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New York City

Immigrant children separated from parents who were detained at the U.S./Mexico border arrive Cayuga Center, a foster care facility, in East Harlem wearing masks, hats and sunglasses in New York City on June 22, 2018. (Photo: Rainmaker Photo/MediaPunch/IPX/AP)

Children held under Trump administration’s “zero tolerance" illegal immigration policy

President Donald Trump’s order to stop separating migrant children from their parents spread confusion along the border, with officials still working on a plan to reunite families while sending conflicting signals about the state of the administration’s “zero tolerance” policy.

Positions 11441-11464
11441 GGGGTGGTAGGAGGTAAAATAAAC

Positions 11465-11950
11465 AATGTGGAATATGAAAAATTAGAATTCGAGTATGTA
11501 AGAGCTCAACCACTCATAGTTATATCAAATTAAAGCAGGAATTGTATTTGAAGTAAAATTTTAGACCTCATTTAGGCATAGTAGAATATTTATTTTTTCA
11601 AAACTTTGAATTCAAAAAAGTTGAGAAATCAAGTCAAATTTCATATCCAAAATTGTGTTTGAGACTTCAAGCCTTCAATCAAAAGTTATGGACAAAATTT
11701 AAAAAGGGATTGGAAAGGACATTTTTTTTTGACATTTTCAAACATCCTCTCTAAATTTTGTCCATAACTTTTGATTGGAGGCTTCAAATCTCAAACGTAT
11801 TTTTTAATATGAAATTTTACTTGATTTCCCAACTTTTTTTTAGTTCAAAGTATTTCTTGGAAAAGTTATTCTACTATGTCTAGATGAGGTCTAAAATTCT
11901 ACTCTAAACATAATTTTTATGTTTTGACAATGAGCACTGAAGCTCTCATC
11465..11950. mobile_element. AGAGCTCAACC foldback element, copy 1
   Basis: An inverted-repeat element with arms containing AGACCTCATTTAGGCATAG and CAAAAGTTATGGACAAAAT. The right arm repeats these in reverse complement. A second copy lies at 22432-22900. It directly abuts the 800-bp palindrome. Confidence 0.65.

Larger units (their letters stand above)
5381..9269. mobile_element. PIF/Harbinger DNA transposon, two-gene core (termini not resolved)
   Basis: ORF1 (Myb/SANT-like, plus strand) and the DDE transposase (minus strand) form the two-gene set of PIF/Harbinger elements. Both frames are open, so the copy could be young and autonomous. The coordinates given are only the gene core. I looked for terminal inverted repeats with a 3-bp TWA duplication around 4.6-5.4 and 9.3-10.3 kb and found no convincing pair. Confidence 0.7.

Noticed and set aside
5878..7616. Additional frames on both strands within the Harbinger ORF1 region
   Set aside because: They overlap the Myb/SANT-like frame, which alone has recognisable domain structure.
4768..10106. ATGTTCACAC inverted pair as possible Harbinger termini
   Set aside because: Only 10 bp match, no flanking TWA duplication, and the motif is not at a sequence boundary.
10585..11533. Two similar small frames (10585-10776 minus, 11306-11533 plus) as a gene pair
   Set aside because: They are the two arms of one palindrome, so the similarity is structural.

Parents who remained locked up struggled to get in touch with children being held in many cases hundreds of miles away. Some said they didn’t even know where their children were. Others said they had been deported without them.

Trump himself took a hard line on the crisis, accusing the Democrats of telling “phony stories of sadness and grief.”

“We cannot allow our country to be overrun by illegal immigrants,” he tweeted.

A senior Trump administration official said that about 500 of the more than 2,300 children taken from their families at the border in recent weeks have been reunited since May.

Federal agencies are working to set up a centralized reunification process for all remaining children at a detention center on the Texas side of the border, said the official, who was not authorized to discuss the matter publicly and spoke to The Associated Press on condition of anonymity. (AP)

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